Tuesday, December 31, 2013


Here’s more on Revell’s new kit of the SpaceShipTwo and WhiteKnightTwo combo that will allow anyone to ‘fly into space’ - with two provisos: that they have a spare $100,000 or so, and can demonstrate that they are ‘reasonably fit’!

Mat Irvine: The previous post on this 1:144 scale WhiteKnightTwo-SpaceShipOne kit gave most of the details, but as I helped Revell out with some details, advice, and a check-though of test shots against instructions, here’s a bit of background.

In all you get five runners (below) three in white styrene, two in clear. However, because WK2 is in effect two aircraft joined together, two of the white runners are identical, as are both the runners moulded in clear plastic.

Because many of the parts are identical, and plenty of them are very small, it is vital to pay close attention to the instructions, and not to remove parts from runners until they are required. This applies especially to the two WK2 fuselages, and the four engines, as at first glance, many components look identical.

The decal sheet has comprehensive Virgin Galactic markings. Note the centre ‘stripes’ are intended for the stand.

The model can be built with landing gear for both craft retracted or lowered, and in either instance the completed model can be placed on the supplied stand. Alternatively, with undercarriage lowered, the aircraft can be displayed on their wheels, in which case weights are needed in the forward fuselages for balance. 10gr are recommended for WK2, 5gr in SpaceShipTwo. As a third option, either craft can be placed on the stand, the other on the ground.

Note these pictures were taken from my assembled test shots, with grey plastic. The kit as sold is moulded in white, and even though the real thing is predominantly white, many modellers will still want to top this with a spray finish. To this end the most of the assembly can be done first, after which the model can be sprayed. But, just as with airliner models, there are the windows to consider. These have to be installed before the fuselage halves are joined together, so you are faced with one of three options to get a proper paint finish.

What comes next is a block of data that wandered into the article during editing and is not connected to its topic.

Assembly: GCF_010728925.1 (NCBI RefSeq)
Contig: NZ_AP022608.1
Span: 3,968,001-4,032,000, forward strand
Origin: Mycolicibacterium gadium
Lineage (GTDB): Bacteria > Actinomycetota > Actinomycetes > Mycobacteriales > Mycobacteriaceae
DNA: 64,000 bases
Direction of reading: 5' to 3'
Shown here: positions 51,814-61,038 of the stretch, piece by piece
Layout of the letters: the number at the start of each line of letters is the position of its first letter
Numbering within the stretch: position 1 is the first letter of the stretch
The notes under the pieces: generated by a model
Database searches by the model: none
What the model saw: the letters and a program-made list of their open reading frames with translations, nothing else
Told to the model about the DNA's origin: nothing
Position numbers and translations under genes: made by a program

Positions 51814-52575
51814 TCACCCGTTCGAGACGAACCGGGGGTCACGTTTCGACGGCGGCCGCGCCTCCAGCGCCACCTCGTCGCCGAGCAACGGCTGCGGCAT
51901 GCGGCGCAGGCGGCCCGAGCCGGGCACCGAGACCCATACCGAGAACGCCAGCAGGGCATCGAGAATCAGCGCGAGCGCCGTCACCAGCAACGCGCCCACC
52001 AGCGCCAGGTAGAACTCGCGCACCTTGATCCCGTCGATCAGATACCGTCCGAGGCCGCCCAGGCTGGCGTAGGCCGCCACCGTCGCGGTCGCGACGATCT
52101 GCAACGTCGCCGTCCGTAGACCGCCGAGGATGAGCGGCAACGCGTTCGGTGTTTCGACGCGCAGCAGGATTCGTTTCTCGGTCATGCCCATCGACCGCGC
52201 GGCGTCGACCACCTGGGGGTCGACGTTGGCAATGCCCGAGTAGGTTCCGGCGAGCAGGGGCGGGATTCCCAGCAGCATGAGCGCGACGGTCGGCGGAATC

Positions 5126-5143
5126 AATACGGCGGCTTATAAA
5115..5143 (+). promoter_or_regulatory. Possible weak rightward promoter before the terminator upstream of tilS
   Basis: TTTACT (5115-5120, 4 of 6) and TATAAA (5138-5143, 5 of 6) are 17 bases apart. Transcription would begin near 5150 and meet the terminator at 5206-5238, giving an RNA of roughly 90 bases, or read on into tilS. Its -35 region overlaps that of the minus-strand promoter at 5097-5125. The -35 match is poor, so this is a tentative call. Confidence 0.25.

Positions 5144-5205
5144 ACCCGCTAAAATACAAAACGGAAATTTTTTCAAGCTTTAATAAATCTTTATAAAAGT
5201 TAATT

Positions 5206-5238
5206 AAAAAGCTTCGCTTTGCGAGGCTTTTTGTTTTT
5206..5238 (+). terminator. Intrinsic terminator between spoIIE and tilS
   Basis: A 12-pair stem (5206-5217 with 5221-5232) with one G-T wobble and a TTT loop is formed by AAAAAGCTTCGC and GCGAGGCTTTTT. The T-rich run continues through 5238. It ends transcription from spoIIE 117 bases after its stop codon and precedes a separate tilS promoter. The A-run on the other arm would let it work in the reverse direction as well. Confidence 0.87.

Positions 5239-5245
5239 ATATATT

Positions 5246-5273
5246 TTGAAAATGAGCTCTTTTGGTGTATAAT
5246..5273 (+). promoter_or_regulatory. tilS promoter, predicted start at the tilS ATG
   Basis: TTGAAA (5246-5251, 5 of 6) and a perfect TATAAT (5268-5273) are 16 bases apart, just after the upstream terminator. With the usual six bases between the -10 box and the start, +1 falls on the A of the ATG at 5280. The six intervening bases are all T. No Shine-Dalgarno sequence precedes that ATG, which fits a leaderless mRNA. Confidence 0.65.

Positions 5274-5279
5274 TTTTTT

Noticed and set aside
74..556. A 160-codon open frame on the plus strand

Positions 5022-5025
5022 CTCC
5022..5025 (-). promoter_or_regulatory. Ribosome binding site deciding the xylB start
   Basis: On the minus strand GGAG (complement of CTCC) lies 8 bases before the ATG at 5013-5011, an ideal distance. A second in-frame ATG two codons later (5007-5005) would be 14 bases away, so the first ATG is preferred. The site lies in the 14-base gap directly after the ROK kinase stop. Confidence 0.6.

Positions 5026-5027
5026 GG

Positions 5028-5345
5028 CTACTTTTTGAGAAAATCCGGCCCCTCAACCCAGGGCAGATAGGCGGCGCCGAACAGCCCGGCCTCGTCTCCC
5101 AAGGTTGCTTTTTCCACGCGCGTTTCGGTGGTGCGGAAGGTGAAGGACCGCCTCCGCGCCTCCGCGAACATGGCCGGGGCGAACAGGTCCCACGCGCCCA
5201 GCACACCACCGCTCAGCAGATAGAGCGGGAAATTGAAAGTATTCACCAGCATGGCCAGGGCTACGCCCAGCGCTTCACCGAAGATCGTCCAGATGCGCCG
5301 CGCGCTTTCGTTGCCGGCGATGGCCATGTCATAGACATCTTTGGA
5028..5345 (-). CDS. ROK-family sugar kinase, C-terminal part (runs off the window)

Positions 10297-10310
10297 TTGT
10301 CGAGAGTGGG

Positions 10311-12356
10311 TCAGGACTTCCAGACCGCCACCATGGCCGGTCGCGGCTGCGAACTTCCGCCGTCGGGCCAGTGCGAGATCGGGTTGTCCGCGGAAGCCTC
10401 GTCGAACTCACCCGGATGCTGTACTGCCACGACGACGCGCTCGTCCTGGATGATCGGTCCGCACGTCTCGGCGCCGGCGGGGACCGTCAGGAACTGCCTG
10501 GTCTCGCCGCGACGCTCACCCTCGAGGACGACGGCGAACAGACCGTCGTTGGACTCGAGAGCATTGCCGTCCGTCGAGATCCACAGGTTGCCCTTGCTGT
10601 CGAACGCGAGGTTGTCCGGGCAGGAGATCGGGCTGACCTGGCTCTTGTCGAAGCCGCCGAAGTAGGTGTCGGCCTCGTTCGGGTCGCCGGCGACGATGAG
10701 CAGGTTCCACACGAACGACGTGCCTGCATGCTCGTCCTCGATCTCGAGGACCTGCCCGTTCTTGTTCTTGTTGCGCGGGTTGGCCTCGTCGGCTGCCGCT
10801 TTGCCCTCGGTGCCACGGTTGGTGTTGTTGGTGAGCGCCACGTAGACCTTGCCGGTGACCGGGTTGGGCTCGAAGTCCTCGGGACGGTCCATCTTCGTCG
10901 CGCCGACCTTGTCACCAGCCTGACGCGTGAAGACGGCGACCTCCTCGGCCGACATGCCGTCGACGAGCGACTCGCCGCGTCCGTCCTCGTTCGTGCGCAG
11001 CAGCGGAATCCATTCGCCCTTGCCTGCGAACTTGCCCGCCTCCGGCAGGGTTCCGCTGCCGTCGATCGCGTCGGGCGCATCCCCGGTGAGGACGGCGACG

1 Assemble as much as you can, but leave the WK2 fuselage halves separate. Then paint, install windows, and finally join together.

2 Assemble the whole kit, with the windows installed, then cover these with a masking fluid from Humbrol or Revell, before applying the spray paint finish.

3 Omit the supplied ‘glass’ altogether, and finish the model without them. Then paint and add windows using Kristal Klear from Microscale Industries. This is a PVA-based substance that is applied as a white liquid which turns completely transparent when dry. Kristal Klear is limited as to the exact diameter of window it will fill, really no more than a few millimetres, but is ideal here, as the largest porthole in the WK2/SS2 duo is only about 3mm across.

The kit's 1:144 scale matches the standard ‘space launcher’ scale, and of course the standard airliner scale. However it's not the traditional 1:72 aircraft scale, which would also complement the two existing SpaceShipOne and WhiteKnightOne kits, from Unicraft in resin, and A-Model in styrene. However, there have been rumours that Revell may enlarge this kit to 1:72 scale, when you would have a model with a wingspan of almost 600mm (23.6in), which would certainly make for an impressive finished display piece.

The box (below) is a design in which you extract the components by opening either end; you don’t get a traditional separate lid and bottom.

One last thing - the long-winded SpaceShipOne and SpaceShipTwo names are Virgin Galactic-speak, so that’s the way we have to write them, though it’s something of a relief to use the shortened acronyms SS1 and SS2!

Revell 1:144 scale Virgin Galactic SS2 and WK2.